Would public accounting of doctor errors make hospitals safer?

On Behalf of | Feb 15, 2013 | Medical Malpractice |

Preventable surgical errors and medical professional negligence cost billions of dollars a year in Medicare and private insurance payments. Medical experts agree that lessening the occurrences of these “never events,” as they’re called in the field, will not only save lives but lower the cost of health care and insurance.

The Johns Hopkins University School of Medicine conducted a study that showed that preventable hospital and physician errors occur at least 4,000 times yearly in the U.S. These numbers may be a conservative estimate as many errors go unreported or undetected. Incorrect procedures, such as leaving sponges and surgical instruments inside the body or operating on the wrong body part or patient, result in a patient’s death in at least 1 in 15 cases.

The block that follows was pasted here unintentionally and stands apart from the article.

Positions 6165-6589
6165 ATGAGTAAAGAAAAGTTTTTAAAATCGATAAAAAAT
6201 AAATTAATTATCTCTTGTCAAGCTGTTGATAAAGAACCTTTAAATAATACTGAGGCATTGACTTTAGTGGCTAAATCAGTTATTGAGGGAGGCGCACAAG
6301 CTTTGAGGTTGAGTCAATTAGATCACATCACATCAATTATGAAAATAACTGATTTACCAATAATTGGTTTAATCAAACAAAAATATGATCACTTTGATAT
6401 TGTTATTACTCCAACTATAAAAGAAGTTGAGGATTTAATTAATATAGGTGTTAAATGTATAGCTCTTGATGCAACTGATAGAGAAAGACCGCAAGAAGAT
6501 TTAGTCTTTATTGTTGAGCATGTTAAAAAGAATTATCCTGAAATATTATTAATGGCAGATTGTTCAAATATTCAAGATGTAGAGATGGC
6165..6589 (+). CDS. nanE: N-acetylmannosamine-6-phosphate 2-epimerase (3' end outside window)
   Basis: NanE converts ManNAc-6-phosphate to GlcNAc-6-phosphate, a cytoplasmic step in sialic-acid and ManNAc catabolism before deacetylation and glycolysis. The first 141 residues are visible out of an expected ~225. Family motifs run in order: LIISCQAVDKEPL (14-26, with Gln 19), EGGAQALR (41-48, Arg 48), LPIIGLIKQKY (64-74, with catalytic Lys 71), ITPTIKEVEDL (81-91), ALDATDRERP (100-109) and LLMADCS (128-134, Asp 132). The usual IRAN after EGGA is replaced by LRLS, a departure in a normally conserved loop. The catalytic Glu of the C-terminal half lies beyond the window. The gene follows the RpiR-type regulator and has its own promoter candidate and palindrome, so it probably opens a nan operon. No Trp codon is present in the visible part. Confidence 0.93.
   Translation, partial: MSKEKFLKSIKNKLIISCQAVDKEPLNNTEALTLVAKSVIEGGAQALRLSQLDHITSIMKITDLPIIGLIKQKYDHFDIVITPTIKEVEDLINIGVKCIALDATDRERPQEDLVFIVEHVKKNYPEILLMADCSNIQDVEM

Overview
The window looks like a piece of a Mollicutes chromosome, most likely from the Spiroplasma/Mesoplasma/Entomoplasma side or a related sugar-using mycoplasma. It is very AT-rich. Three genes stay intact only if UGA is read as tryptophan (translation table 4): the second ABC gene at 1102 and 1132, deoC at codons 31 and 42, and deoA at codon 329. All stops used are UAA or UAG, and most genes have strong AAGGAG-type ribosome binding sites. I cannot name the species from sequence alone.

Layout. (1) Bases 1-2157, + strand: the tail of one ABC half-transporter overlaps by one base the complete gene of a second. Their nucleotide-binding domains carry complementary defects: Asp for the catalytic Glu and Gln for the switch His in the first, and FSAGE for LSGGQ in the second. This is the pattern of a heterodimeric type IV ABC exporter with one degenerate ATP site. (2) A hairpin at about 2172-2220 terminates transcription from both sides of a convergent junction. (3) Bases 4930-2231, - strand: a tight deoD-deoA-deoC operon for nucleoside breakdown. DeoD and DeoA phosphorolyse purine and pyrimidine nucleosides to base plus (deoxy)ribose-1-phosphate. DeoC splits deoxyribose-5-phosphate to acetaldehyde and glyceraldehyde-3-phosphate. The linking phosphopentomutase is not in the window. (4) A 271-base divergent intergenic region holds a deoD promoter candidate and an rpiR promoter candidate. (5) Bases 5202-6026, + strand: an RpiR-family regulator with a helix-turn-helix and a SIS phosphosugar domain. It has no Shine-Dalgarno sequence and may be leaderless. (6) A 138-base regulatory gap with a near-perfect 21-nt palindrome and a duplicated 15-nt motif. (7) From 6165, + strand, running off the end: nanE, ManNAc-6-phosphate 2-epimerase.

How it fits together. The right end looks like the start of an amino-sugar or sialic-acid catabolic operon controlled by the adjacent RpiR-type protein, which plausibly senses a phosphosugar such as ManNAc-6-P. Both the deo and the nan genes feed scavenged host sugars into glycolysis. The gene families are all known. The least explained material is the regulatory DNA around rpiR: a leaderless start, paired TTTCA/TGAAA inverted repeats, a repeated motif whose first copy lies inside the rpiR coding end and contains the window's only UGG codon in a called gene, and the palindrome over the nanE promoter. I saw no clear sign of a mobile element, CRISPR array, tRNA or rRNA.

A possible solution is that hospitals and medical practices should adopt standard practices of procedures and a public accounting of medical errors. Studies have proven that third-party review of medical charts is effective in finding more than 90 percent of certain triggers to indicate procedures that went wrong. The opinion suggests that standardizing data collection and accurately reporting mistakes can result in far fewer medical errors.

With health care costs rising as a result of medical malpractice lawsuits, any procedures that would result in fewer instances of medical malpractice would be beneficial to consumers. When a patient goes in for a surgical procedure, he or she wants to be assured that the procedure will be safe and result in a full recovery. If an instance of doctor or hospital negligence arises and results in injury or a worsened medical condition, patients have the right to compensation.

Source: Bloomberg News, “Let’s make doctor errors public,” Feb. 4, 2013

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